In that interview Chris was candid, honest and optimistic, admitting he thought about quitting basketball a few days after the injury before realizing his story wasn’t over. I wrote my story on how he was becoming a teacher from the sideline, helping Jamil Wilson learn the interior side of Marquette’s defense and providing a contagious smile that infected his teammates in the locker room and on gamedays. He was still important, and he knew it. We all knew it.
Nine months later Chris was back at Marquette Madness, prancing around the Al doing karaoke on “Some Nights” and even scoring a few buckets during the scrimmage, bulky knee brace and all. That afternoon before Madness, I spoke with him at media day that afternoon, and something happened that I won’t ever forget.
As I approached Chris, he smiled, gave me a hug and, before I could say anything, asked how I was doing. He had wondered why he hadn’t seen me around campus (I graduated that May) and, once he found that out, wanted to know all about my job in Chicago. We spoke for a few minutes about the Bulls team I was covering, how I would handle writing on Marquette in my spare time and how life post-college was — yes, we inevitably joked that he may never know that feeling.
That may not seem like a lot to you, but it has stuck with me ever since. Every one of those players at media day are in attendance to answer questions; our job was to ask them. But that personable side to Otule was something of which I had experienced only one other time (Jae Crowder), and it spoke volumes to who he was as a person, as if I needed any more convincing (I didn’t).
That season, Year 5, Otule was as good as ever. He averaged 5.1 points on 63 percent shooting, and though his rebounds and blocks were down he was vital to a Marquette defense that advanced to the Elite Eight. During that year I wrote the piece I’m most proud of to date, documenting Otule’s incredible recruiting story, and I was happy that if this was his last year in Milwaukee, I had written a piece of which we could both be proud.
But in April, days after Louisville cut down the nets in Atlanta, that cheer-for-the-player side of me kicked in. I wrote an open letter to Chris about how he needed to finish his legacy and return for a sixth and final season. I truly believed what I was writing — that one more year could cement his Marquette legacy — but selfishly I wanted to watch him play one final season in a Marquette uniform.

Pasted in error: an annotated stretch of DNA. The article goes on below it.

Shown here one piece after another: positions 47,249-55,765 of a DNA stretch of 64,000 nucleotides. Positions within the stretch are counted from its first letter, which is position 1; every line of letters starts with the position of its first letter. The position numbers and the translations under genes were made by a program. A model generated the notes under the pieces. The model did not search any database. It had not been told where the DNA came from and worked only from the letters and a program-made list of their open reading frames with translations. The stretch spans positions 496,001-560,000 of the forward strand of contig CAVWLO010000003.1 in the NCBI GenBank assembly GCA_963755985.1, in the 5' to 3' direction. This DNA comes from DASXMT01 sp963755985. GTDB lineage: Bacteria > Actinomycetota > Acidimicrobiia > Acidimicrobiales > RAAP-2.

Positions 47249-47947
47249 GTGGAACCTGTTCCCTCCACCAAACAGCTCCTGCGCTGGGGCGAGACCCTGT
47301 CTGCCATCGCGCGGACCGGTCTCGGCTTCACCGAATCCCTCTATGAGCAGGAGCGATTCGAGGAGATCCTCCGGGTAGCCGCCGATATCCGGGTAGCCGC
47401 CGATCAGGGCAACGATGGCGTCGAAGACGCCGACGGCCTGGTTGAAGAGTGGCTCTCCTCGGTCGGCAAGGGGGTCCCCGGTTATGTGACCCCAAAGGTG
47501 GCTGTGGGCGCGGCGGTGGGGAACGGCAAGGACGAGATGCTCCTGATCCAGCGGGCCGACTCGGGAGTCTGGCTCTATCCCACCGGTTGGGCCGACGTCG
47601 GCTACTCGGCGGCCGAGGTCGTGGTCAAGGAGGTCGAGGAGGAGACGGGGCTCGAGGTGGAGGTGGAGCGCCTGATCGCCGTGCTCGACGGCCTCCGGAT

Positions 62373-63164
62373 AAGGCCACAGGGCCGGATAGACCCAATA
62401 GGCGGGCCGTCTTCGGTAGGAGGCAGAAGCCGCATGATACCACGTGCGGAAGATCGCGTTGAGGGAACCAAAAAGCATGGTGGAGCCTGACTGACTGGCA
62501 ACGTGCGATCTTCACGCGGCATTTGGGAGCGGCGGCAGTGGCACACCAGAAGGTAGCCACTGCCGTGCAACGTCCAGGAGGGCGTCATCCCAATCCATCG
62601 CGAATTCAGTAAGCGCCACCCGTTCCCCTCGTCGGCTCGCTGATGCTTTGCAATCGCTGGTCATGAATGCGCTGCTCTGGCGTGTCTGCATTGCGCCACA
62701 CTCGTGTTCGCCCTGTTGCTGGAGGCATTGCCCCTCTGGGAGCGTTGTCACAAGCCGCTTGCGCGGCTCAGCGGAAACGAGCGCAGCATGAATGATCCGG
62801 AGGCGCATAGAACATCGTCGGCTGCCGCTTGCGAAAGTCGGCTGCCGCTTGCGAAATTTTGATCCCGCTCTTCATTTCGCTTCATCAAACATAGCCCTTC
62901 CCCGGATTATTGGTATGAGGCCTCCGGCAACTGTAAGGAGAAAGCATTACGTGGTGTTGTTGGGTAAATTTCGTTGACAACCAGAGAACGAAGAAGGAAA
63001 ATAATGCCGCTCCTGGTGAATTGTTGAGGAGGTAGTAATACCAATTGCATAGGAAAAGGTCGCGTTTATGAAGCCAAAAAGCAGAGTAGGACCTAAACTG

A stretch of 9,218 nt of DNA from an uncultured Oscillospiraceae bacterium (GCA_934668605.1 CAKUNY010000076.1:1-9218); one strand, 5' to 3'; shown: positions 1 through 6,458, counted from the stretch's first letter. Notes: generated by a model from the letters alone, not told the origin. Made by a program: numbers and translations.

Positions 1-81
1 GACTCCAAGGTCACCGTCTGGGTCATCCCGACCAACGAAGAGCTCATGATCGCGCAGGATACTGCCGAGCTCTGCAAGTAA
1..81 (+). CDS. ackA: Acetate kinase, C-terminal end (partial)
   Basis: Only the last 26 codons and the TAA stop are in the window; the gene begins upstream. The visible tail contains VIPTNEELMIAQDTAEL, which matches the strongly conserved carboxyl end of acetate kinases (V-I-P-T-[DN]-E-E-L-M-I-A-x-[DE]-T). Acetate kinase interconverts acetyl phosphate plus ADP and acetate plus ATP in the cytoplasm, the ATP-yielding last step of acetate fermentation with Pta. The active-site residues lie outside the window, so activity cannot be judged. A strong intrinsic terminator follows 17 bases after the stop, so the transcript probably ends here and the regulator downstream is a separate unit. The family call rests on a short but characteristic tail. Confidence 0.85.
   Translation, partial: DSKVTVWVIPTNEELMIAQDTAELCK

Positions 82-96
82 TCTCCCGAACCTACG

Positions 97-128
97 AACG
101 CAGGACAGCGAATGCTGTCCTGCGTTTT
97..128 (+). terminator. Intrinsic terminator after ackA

Chris made that decision to return for a sixth season, one that he admitted to me wasn’t all that difficult. He knew he was going to come back, if for nothing else than to put together two healthy years that would look better to a European team wanting to sign him later this year.
And so here we are. At the time of this piece’s publishing, Chris has just completed his final regular season home game at Marquette. His journey has been an incredible one, to put it incredibly lightly. His numbers won’t go down in Marquette history — though his block totals rank in the top 5 all-time — and no one may ever recount a single game in which he truly took over. That’s not the kind of player he was, and he didn’t need to be.
But I’ll remember it all. His defense on Kyle O’Quinn in the Paradise Jam Tournament. His 9-for-9 outing against Longwood. His perfect afternoon against Notre Dame last year. His first career double-double in a March Madness win against Davidson. The way he saved Marquette from a road loss to DePaul last month.
We haven’t even touched the fact that Buzz Williams said at this past media day that, outside of being a husband and father, he’s most proud of being able to say he coached Chris Otule. You can re-watch Williams’ teary-eyed speech to jog your memory. I’ll also toss in here that Otule has been one of the most active participants in Buzz’s Bunch, an event which my younger brother attends every year.
But more than anything, I’ll remember that interview in 2009. At the time there wasn’t anything I could do for him — there probably still isn’t. But he answered the questions the same as if I were writing for ESPN or CBS, and it set in motion a working relationship that I have cherished the last six college basketball seasons. We all know there isn’t a player easier to cheer for than Chris, and it’s been an absolute privilege to cover him and, yes, root him on this entire time.
From a stumbling student writer in 2009 to now, and everything in between, I say:
Thank you, Chris, for everything.